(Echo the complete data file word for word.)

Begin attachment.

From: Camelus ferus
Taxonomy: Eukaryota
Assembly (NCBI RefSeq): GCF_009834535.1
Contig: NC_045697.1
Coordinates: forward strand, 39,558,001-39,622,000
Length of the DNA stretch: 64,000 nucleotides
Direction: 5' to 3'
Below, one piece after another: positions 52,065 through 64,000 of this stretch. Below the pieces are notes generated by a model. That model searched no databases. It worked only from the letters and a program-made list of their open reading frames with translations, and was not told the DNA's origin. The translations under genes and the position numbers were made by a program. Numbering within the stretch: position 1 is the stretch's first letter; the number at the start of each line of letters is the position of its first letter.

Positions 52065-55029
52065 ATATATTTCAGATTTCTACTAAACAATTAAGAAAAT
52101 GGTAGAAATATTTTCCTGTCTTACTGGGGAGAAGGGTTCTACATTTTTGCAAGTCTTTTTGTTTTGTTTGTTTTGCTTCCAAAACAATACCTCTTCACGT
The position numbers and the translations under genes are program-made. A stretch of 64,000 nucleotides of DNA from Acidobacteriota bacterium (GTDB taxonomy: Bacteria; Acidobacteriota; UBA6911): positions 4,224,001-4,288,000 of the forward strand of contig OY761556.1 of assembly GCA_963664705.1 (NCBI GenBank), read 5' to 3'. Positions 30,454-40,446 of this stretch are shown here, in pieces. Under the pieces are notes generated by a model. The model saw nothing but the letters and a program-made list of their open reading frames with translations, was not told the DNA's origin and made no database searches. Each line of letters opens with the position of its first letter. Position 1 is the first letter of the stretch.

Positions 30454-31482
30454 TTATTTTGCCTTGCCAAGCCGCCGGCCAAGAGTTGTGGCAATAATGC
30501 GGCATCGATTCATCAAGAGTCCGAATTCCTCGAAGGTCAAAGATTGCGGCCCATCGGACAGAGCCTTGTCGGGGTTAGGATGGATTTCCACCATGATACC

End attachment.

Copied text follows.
From: Camelus ferus
Taxonomy: Eukaryota
Assembly (NCBI RefSeq): GCF_009834535.1
Contig: NC_045697.1
Coordinates: forward strand, 39,558,001-39,622,000
Length of the DNA stretch: 64,000 nucleotides
Direction: 5' to 3'
Below, one piece after another: positions 52,065 through 64,000 of this stretch. Below the pieces are notes generated by a model. That model searched no databases. It worked only from the letters and a program-made list of their open reading frames with translations, and was not told the DNA's origin. The translations under genes and the position numbers were made by a program. Numbering within the stretch: position 1 is the stretch's first letter; the number at the start of each line of letters is the position of its first letter.

Positions 52065-55029
52065 ATATATTTCAGATTTCTACTAAACAATTAAGAAAAT
52101 GGTAGAAATATTTTCCTGTCTTACTGGGGAGAAGGGTTCTACATTTTTGCAAGTCTTTTTGTTTTGTTTGTTTTGCTTCCAAAACAATACCTCTTCACGT
The position numbers and the translations under genes are program-made. A stretch of 64,000 nucleotides of DNA from Acidobacteriota bacterium (GTDB taxonomy: Bacteria; Acidobacteriota; UBA6911): positions 4,224,001-4,288,000 of the forward strand of contig OY761556.1 of assembly GCA_963664705.1 (NCBI GenBank), read 5' to 3'. Positions 30,454-40,446 of this stretch are shown here, in pieces. Under the pieces are notes generated by a model. The model saw nothing but the letters and a program-made list of their open reading frames with translations, was not told the DNA's origin and made no database searches. Each line of letters opens with the position of its first letter. Position 1 is the first letter of the stretch.

Positions 30454-31482
30454 TTATTTTGCCTTGCCAAGCCGCCGGCCAAGAGTTGTGGCAATAATGC
30501 GGCATCGATTCATCAAGAGTCCGAATTCCTCGAAGGTCAAAGATTGCGGCCCATCGGACAGAGCCTTGTCGGGGTTAGGATGGATTTCCACCATGATACC